Do you hate History? Did you watch the clock tick off each minute as your teacher droned on? Did you suffer through dry readings, memorize meaningless dates, and answer pointless review questions? Do you dread subjecting your child to the same boring process?
If so, I’m sorry. Believe me, it doesn’t have to be that way!
While in college I have a vivid memory of sitting in the library studying with some friends for an upcoming test for World Civilization. We were reviewing English history during the 1500’s. My friends were struggling with dates, names and seemingly unrelated events.
I wasn’t struggling. The reason… in high school I had read a series of historical novels set in the courts of England. Nothing boring or dry there. There had been romance, court intrigue, religious conflicts, betrayal, heroes and villains. I’d cried for Queen Catherine as she watched her marriage and family crumble because she couldn’t produce a male heir, and was horrified as her daughter, Bloody Mary, turned her reign into one marked by revenge, fanaticism and bloodshed.
I wrestled with the issues that caused England to break from the Catholic church and was fascinated by the complex and fragile allegiances that were formed to consolidate power. The characters I met were complicated individuals who were forced to make decisions that would affect whole countries, individuals often beset with self-doubt and questions. I found myself caught up in their dilemmas wondering what I would do, what they should do…and rarely finding a satisfactory answer.
THIS is history, the stories of people ruled by greed, cruelty, or a quest for power and the stories of men and women who were courageous, honest, and ruled by ideals bigger than themselves. Most often, and intriguing,were individuals who were a combination of both. Kings whose lives were marked by both incredible achievements and equally incredible failures.
The more I learn of history the more amazing it is to me that textbook writers manage to suck all the life from these stories and present them as dry facts.
Even more disturbing is how textbooks present the facts in such a way that the student is led to believe there is only one way to look at an event.
Every episode in history has multiple perspectives. Just a quick glance at Germany in World War II will give you a wide variety of viewpoints…should you tell the story from Hitlers viewpoint, the average German trying to survive in a war torn country, a Jew in a concentration camp, a college student in the resistance movement, a child in the Hitler youth, or maybe a common soldier who has been drafted. How do you, in a paragraph, sum up the German experience in World War II?
You can’t and you shouldn’t.
Children who are exposed to multiple perspectives are not confused, but challenged. They are forced to develop the critical thinking skills that will be necessary to live in a complex world. We don’t do our children any favors by pre-digesting history for them and telling them what they should think. No wonder they are bored. Instead we should allow them to struggle to understand and deal with history in all of it’s complexities. (Obviously, according to their age and development.)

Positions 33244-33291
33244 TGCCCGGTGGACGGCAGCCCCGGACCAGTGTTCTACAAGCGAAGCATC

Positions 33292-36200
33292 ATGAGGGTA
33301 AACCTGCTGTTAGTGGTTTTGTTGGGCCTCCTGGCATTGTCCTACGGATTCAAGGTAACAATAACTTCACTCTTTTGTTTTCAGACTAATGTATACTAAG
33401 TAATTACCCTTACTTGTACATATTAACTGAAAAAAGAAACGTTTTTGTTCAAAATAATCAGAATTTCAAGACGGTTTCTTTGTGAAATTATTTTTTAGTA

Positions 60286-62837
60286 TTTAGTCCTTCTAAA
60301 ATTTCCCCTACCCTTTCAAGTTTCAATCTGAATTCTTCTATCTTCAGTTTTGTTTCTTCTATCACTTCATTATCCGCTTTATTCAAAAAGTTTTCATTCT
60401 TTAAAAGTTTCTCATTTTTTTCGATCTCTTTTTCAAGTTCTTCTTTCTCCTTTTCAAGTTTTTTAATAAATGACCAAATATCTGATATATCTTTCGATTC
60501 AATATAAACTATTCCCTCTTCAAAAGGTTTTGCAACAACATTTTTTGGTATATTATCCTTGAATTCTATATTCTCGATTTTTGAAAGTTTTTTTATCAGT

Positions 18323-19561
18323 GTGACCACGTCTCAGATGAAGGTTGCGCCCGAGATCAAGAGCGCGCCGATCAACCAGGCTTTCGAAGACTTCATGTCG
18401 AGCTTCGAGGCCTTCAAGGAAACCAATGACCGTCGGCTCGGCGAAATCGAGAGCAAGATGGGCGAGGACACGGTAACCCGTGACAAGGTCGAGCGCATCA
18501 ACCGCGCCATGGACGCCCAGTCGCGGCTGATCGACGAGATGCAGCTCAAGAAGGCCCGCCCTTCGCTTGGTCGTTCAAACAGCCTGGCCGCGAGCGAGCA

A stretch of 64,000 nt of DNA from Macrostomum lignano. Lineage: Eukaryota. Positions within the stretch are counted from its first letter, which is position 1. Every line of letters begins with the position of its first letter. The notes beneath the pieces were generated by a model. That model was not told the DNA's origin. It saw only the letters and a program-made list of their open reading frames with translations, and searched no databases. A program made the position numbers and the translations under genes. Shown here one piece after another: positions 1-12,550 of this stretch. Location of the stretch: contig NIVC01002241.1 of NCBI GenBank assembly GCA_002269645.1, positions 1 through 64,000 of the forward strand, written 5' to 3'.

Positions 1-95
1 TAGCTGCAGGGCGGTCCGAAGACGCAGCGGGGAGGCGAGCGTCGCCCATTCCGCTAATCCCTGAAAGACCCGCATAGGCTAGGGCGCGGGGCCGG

I never had to study for that test in World Civ because I knew those people, knew their struggles and heartaches. England in the 1500’s isn’t a bunch of dates and faceless rulers to me so I’m not likely to forget the details. This is what I wanted for my kids and with Amazon just a click away it is easy to introduce our children to quality literature set in any historical context.
Biographies, autobiographies, novels, artwork, collections of essays and speeches, diaries, letters, volumes of poetry, music, quality non-fiction resources…the list is endless and so much more entertaining and beneficial than reading a brief chapter in a history textbook.
I love this excerpt by Neil Postman in his treatise, “The End of Education: Redefining the Value of School’ where he advocates the removal of all textbooks from classroom teaching.
“Most textbooks are badly written and therefore, give the impression that the subject is boring. Most textbooks are also impersonally written. They have no human “voice,” reveal no human personality. Their relationship to the reader is not unlike the telephone message that says, “If you want further assistance, press two now.” I have found the recipes on the backs of cereal boxes to be written with more style and conviction than most textbook descriptions of the causes of the Civil War. Of the language of grammar texts, I will not even speak. To borrow from Shakespeare, it is unfit for a Christian ear to endure. But worse than this, textbooks are concerned with presenting the facts of the case (whatever the case may be) as if there can be no disputing them, as if they are fixed and immutable. And still worse, there is usually no clue given as to who claimed these are the facts of the case, or how ‘it’ discovered these facts (there being no he or she, or I or we). There is no sense of frailty or ambiguity of human judgment, no hint of the possibilities of error. Knowledge is presented as a commodity to be acquired, never as a human struggle to understand, to overcome falsity, to stumble toward truth. Textbooks, it seems to me, are enemies of education, instruments for promoting dogmatism and trivial learning. They may save the teacher some trouble, but the trouble they inflict on the minds of students is a blight and a curse. (116)
So this year I challenge you to choose an era of history you know nothing about and explore it with your children. You will be amazed at what you learn, enjoy, and retain.
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